This week the market was rocking and rolling with large price swings. The DecisionPoint Scoreboards reflect new negative momentum for each of the indexes, but after logging those Price Momentum Oscillator (PMO) SELL signals, the market did an about-face and began to pull PMOs back up or slow their descent.
The SPX and OEX have similar features to their charts so I'll talk about them first. The first thing that I noted visually was the possible head and shoulders pattern that could be developing on both indexes. This is very early in the formation stage...the right shoulder hasn't really formed until Friday's intraday high becomes a short-term top and the neckline is actually penetrated. It still caught my eye and I wanted to note it as a possible short-term bearish set-up in the making.
Talking about bearish set-ups, the NDX is forming a near textbook double-top. We have the two tops, now we wait for the confirmation line to be broken at around 7150. Should this double-top execute, the minimum downside target would be 6800. Note the NDX's PMO hasn't really decelerated since its SELL signal.
The Dow has formed a volatile broadening pattern. These are typically bearish in nature and will resolve to the downside. Of all the indexes, the Dow's PMO is more robust. We could easily see a new PMO BUY signal logged on Monday for the Dow. My concern is the resistance forming at the top of the rising trend channel and the horizontal resistance line at the February top. The other Scoreboard indexes are showing weakness and the Dow's broadening pattern also could be a problem.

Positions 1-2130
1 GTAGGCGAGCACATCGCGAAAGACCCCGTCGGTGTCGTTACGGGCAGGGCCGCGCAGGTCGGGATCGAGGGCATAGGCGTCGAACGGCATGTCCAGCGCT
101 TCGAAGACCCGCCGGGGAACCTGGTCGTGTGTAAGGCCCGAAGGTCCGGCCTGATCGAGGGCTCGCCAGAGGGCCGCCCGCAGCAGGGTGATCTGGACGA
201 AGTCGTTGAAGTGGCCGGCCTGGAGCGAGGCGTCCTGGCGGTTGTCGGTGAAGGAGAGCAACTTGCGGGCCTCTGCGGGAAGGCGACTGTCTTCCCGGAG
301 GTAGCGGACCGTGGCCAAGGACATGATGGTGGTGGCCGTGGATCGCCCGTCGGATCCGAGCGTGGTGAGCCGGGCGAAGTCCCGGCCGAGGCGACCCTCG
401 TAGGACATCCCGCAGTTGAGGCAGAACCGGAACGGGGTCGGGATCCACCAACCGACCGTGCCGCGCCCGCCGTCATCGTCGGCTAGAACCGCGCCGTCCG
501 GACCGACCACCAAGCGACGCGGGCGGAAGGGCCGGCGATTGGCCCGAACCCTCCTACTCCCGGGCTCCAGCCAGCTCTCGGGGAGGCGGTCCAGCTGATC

Conclusion: Momentum shifted lower this week and the NDX appears the most hurt. It's PMO is not back to rising or even decelerating. I noted that we had a DP Long-Term Trend Model BUY signal come in on Friday for the Consumer Staples ETF (XLP). Seeing the tech and financial stocks on the NDX weighing it down and a new strengthening in the defensive Staples sector, I would tell my intermediate-term investors to evaluate their positions and err on the side of caution.
Technical Analysis is a windsock, not a crystal ball.
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